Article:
But there was also a view, as The Age foreshadowed last week, that McGuire’s outstanding 22-year service and commitment to the club should lead to him exiting in as dignified a manner as possible.
McGuire, criticised for not reading the room on the day Do Better was officially released, read the play this time, his choked-up yet defiant resignation speech the culmination of a frenzied pile-on that seemed more befitting a political leadership spill than the leadership of a footy club.
For McGuire, one of Melbourne’s most visible figures, pride cometh before the fall, in that it had been his ill-judged use of the words “historic and proud day″ at the February 1 media conference that had triggered the calls for his resignation, as first media, then Indigenous leaders, politicians on the left and footballers called for his removal, while Collingwood’s sponsors signalled their unease.
CGU, who had already decided to not renew their sponsorship with Collingwood after this year, had pointedly diverted $1 million of the club’s 2021 sponsorship entitlement to Indigenous support programs, and while Holden’s money had left the building, the company’s logo and name still adorns Collingwood’s headquarters – a measure of the club’s potential exposure with corporate partners, particularly in a COVID-challenged environment.
But the view of key figures within the AFL and some Collingwood insiders is that this episode – which stretched over eight days – was the last straw, and that McGuire’s demise began eight years ago, not eight days ago – namely in 2013, when he made his infamous “King Kong” comment about Sydney champion Adam Goodes on breakfast radio.
Club sources said there had never been a discussion at board level in 2013 about McGuire’s hold on the presidency, in what is a measure of the shift in board composition and sentiment.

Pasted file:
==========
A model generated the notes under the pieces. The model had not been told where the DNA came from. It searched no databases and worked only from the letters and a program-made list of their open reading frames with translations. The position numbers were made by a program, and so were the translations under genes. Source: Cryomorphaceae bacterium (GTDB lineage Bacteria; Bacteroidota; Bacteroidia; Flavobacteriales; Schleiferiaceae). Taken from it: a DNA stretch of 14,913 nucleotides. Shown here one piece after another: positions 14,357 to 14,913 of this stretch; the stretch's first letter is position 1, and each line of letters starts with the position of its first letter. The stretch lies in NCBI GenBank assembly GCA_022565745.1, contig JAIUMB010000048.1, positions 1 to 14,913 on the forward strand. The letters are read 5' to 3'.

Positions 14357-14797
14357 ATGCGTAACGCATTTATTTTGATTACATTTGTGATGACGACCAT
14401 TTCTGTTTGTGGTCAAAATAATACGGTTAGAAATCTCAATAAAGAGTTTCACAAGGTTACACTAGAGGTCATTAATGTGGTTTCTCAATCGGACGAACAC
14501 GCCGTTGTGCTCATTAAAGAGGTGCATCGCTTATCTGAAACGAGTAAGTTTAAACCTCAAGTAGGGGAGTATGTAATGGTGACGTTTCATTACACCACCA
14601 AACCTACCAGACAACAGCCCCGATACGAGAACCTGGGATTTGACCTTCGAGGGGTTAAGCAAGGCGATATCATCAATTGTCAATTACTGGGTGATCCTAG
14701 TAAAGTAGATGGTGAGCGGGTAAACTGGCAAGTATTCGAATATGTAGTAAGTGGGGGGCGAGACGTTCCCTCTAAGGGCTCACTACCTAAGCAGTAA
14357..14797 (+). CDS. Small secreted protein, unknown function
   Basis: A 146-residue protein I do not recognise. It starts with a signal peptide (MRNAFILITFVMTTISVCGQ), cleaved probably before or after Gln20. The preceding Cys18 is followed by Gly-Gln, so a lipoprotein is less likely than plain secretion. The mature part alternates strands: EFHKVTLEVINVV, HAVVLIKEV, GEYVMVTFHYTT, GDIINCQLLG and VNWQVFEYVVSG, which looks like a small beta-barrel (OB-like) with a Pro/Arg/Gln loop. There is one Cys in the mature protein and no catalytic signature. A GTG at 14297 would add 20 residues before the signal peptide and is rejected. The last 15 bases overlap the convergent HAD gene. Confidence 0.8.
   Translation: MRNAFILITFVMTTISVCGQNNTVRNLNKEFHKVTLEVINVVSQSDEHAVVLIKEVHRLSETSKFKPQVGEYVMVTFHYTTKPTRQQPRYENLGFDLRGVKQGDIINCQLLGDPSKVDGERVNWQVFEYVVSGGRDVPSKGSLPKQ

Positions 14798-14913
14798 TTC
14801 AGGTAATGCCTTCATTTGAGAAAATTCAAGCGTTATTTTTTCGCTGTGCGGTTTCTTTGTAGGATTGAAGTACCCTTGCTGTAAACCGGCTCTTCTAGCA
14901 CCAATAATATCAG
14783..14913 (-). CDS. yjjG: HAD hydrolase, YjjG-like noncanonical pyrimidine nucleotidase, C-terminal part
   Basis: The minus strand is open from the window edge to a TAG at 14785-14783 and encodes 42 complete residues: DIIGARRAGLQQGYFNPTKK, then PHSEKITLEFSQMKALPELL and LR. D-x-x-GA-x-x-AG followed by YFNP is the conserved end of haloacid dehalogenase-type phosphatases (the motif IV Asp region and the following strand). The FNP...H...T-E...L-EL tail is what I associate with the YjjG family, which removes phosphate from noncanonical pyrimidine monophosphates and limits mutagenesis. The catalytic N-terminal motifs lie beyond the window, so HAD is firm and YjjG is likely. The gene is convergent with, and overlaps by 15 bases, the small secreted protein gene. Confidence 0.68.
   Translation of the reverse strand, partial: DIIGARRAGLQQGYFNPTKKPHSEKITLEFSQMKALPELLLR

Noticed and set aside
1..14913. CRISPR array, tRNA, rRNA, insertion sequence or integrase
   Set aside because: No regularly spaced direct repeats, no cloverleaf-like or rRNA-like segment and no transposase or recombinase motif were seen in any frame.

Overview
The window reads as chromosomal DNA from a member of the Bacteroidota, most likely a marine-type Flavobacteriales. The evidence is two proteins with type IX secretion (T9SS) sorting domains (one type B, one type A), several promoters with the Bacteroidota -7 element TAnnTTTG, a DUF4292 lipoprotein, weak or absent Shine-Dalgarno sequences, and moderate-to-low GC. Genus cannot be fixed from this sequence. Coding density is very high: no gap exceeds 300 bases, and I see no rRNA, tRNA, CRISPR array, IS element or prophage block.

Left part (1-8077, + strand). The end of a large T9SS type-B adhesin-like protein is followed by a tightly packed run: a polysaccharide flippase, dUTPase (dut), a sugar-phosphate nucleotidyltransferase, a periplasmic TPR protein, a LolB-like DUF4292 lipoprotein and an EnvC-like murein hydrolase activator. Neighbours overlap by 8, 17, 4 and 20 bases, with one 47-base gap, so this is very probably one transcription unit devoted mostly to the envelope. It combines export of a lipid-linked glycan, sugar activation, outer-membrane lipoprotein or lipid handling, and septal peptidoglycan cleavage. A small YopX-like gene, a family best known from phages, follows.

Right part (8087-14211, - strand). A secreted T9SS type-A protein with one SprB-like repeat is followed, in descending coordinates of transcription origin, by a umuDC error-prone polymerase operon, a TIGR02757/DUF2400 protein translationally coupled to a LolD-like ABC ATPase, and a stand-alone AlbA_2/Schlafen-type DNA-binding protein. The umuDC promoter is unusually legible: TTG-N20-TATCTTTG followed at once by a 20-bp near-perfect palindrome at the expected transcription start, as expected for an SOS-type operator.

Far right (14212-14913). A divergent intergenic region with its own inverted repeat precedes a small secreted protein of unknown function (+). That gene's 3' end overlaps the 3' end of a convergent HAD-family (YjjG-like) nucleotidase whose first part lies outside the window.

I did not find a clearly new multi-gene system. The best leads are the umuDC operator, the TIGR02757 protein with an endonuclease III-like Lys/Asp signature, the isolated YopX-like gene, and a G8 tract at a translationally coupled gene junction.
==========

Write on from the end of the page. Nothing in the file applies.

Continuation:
The prevailing view from Collingwood insiders, past and present, is that Eddie’s exit was due to an accumulation of mis-steps since 2013 and that over his 22 years in the position he had a rap sheet of incidents – mainly ill-chosen comments – that embarrassed Collingwood and forced others into defensive measures.
Indeed, Do Better highlighted Collingwood’s “culture of individuals, if not quite being bigger than the club, then at least having an unhealthy degree of influence over club culture”.
That comment has been almost universally accepted as a barely veiled reference to McGuire, a suggestion he did not accept at the fateful February 1 media conference. The Collingwood players, men and women, meanwhile – led by Darcy Moore, Brodie Grundy and Taylor Adams – issued an apology to those who had suffered from discrimination or exclusion in the past.
If Collingwood saw two incarnations of Eddie – one before Adam Goodes and one after that disaster – his grip on power had been loosened somewhat since the review of club operations by Peter Murphy, now interim co-president with Mark Korda, when the Magpies reappointed Nathan Buckley and oversaw a revamp of football, a change of chief executive and rose up the ladder to a grand final.